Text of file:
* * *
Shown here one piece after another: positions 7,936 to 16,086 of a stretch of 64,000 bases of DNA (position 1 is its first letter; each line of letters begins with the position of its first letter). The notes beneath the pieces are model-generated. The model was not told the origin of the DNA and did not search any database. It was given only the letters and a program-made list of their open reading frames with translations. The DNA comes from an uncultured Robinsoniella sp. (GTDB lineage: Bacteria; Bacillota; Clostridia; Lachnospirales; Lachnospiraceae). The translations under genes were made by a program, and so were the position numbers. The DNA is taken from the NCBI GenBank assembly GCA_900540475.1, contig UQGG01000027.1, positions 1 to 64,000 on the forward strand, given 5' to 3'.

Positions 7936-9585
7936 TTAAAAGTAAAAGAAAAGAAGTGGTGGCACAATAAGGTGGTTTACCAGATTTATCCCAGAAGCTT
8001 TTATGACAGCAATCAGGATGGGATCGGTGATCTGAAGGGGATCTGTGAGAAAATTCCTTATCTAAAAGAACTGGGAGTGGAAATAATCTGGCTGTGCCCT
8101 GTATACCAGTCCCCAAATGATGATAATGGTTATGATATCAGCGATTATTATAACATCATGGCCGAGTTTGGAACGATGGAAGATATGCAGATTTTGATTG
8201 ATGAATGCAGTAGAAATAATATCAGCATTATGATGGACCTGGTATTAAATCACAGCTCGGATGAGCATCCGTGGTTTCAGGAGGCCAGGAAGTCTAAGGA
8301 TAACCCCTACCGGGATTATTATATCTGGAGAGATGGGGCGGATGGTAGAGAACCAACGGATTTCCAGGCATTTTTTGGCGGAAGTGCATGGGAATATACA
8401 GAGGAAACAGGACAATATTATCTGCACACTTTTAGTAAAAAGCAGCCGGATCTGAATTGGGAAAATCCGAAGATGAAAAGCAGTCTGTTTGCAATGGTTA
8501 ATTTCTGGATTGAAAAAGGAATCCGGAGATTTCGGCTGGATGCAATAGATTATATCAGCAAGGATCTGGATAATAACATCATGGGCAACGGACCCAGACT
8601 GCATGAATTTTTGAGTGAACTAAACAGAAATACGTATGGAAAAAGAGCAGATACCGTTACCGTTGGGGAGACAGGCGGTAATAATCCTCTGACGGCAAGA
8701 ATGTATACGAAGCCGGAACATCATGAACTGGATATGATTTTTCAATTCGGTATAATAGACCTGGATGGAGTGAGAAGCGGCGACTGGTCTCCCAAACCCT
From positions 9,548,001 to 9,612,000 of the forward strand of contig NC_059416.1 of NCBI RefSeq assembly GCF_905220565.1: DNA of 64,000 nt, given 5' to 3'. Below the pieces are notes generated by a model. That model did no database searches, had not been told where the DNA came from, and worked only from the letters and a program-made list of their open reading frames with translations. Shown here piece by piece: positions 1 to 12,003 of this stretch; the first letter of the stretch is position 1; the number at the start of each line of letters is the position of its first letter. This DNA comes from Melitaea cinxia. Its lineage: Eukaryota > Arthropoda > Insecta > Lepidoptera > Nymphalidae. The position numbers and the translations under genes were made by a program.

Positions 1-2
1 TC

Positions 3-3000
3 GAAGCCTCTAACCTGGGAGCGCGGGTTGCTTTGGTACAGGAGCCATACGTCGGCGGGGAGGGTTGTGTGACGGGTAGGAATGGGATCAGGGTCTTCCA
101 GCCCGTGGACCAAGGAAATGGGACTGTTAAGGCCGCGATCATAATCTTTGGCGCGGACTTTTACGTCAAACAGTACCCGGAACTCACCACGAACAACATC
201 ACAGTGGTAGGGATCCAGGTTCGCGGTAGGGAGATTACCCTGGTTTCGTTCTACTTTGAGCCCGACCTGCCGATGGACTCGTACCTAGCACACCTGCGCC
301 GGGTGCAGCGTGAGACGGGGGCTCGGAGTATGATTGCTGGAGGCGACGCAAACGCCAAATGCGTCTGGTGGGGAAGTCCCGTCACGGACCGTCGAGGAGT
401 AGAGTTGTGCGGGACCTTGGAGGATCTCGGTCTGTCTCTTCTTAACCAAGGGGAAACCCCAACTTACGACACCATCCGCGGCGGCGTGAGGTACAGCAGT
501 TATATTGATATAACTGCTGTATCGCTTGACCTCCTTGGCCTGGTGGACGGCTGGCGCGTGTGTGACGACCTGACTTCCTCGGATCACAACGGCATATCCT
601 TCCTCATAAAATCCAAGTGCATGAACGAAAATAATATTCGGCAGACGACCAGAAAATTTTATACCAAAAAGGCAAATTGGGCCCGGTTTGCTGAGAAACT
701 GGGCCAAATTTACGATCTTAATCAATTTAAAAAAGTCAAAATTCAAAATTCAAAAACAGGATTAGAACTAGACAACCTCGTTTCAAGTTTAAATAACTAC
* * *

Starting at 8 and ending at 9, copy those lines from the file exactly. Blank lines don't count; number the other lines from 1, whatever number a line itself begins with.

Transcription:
8401 GAGGAAACAGGACAATATTATCTGCACACTTTTAGTAAAAAGCAGCCGGATCTGAATTGGGAAAATCCGAAGATGAAAAGCAGTCTGTTTGCAATGGTTA
8501 ATTTCTGGATTGAAAAAGGAATCCGGAGATTTCGGCTGGATGCAATAGATTATATCAGCAAGGATCTGGATAATAACATCATGGGCAACGGACCCAGACT